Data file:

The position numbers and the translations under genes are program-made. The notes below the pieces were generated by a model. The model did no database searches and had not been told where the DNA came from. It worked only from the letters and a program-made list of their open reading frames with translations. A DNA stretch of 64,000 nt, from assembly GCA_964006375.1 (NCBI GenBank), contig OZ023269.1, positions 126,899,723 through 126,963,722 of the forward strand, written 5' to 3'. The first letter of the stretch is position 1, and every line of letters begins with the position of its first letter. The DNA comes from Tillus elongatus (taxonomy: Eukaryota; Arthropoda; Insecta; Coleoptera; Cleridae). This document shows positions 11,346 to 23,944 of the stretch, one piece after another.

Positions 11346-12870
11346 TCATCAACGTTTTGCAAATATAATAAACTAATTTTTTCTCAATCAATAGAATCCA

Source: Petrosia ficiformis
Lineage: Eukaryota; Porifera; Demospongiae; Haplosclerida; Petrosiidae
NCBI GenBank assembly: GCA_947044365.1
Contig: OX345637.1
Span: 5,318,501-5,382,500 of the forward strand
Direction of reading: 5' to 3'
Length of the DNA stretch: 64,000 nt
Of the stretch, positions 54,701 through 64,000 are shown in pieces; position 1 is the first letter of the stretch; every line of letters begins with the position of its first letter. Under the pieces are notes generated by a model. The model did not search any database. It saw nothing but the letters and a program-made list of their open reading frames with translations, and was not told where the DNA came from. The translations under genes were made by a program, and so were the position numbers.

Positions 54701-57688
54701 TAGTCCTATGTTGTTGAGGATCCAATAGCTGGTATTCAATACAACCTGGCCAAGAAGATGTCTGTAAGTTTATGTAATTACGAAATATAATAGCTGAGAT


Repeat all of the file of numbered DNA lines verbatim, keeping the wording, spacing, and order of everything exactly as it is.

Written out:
The position numbers and the translations under genes are program-made. The notes below the pieces were generated by a model. The model did no database searches and had not been told where the DNA came from. It worked only from the letters and a program-made list of their open reading frames with translations. A DNA stretch of 64,000 nt, from assembly GCA_964006375.1 (NCBI GenBank), contig OZ023269.1, positions 126,899,723 through 126,963,722 of the forward strand, written 5' to 3'. The first letter of the stretch is position 1, and every line of letters begins with the position of its first letter. The DNA comes from Tillus elongatus (taxonomy: Eukaryota; Arthropoda; Insecta; Coleoptera; Cleridae). This document shows positions 11,346 to 23,944 of the stretch, one piece after another.

Positions 11346-12870
11346 TCATCAACGTTTTGCAAATATAATAAACTAATTTTTTCTCAATCAATAGAATCCA

Source: Petrosia ficiformis
Lineage: Eukaryota; Porifera; Demospongiae; Haplosclerida; Petrosiidae
NCBI GenBank assembly: GCA_947044365.1
Contig: OX345637.1
Span: 5,318,501-5,382,500 of the forward strand
Direction of reading: 5' to 3'
Length of the DNA stretch: 64,000 nt
Of the stretch, positions 54,701 through 64,000 are shown in pieces; position 1 is the first letter of the stretch; every line of letters begins with the position of its first letter. Under the pieces are notes generated by a model. The model did not search any database. It saw nothing but the letters and a program-made list of their open reading frames with translations, and was not told where the DNA came from. The translations under genes were made by a program, and so were the position numbers.

Positions 54701-57688
54701 TAGTCCTATGTTGTTGAGGATCCAATAGCTGGTATTCAATACAACCTGGCCAAGAAGATGTCTGTAAGTTTATGTAATTACGAAATATAATAGCTGAGAT